By Peter Maass. The Intercept
Wartime savagery requires that its perpetrators are told that their actions are acceptable — maybe heroic — and must not cease.
My education in wartime savagery started in Bosnia in the 1990s. Reporting on the war, I visited death camps, saw civilians get shot and beaten, interviewed torturers, and was arrested multiple times for being in the wrong place and asking too many questions. Despite all of that, I sensed at the time that my Balkan lessons were incomplete — and those instincts have been confirmed by the past 20 years of U.S. warfare in Afghanistan, Iraq, and Syria.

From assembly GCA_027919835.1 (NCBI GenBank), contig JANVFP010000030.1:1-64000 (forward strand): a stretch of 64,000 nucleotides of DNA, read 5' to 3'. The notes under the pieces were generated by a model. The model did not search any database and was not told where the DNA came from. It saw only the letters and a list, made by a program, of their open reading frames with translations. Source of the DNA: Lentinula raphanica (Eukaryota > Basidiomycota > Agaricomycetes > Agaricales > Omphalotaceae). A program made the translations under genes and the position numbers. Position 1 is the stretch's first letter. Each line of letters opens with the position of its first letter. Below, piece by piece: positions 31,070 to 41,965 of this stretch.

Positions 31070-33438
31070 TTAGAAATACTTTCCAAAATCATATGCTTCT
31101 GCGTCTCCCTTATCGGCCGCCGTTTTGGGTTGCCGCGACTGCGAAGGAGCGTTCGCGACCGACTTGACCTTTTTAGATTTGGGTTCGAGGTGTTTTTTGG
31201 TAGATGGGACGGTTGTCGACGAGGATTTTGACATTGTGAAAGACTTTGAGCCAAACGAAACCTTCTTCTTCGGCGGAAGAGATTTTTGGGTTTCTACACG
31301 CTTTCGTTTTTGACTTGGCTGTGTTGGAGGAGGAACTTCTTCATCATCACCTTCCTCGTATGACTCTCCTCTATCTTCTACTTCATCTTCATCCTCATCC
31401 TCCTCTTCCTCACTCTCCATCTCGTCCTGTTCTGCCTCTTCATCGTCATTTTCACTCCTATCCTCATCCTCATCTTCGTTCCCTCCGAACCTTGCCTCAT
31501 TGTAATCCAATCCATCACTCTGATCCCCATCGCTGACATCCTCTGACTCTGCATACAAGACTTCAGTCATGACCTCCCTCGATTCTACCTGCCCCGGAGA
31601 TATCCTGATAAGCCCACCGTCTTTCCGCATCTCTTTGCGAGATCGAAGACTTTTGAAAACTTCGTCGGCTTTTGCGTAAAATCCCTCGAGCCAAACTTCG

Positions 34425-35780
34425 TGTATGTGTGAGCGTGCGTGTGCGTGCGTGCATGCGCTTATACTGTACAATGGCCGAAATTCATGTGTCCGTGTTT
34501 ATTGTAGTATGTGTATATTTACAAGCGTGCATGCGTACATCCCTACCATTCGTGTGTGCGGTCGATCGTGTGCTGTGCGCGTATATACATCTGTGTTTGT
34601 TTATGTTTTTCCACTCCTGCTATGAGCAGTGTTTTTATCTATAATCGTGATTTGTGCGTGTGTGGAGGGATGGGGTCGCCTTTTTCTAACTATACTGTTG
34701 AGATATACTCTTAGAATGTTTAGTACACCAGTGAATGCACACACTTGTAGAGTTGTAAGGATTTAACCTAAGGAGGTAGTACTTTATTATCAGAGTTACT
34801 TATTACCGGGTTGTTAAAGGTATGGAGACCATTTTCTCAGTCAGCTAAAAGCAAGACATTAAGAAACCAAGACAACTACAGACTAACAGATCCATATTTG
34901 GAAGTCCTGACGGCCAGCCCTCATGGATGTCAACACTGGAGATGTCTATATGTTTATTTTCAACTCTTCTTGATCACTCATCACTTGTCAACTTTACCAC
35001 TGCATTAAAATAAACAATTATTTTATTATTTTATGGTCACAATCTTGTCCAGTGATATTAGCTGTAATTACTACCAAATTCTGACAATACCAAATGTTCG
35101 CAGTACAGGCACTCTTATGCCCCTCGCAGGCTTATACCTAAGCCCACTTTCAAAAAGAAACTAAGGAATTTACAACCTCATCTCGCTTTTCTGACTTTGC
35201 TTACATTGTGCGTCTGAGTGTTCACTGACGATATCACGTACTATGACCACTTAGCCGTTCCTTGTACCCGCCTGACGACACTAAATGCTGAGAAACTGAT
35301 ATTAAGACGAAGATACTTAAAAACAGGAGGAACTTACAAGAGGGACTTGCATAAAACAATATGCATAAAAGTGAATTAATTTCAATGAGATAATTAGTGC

We tend to associate barbarism with the kind of things I saw in Bosnia: close-quarters violence in which the perpetrators look into the eyes of their victims and leave the fatal encounter with drops of blood on their boots. That’s an inadequate understanding because it excludes the killing-from-a-distance that is now central to America’s forever wars, which have increasingly moved away from ground combat. According to the nonprofit organization Airwars, the U.S. has conducted more than 91,000 airstrikes in seven major conflict zones since 2001, with at least 22,000 civilians killed and potentially as many as 48,000.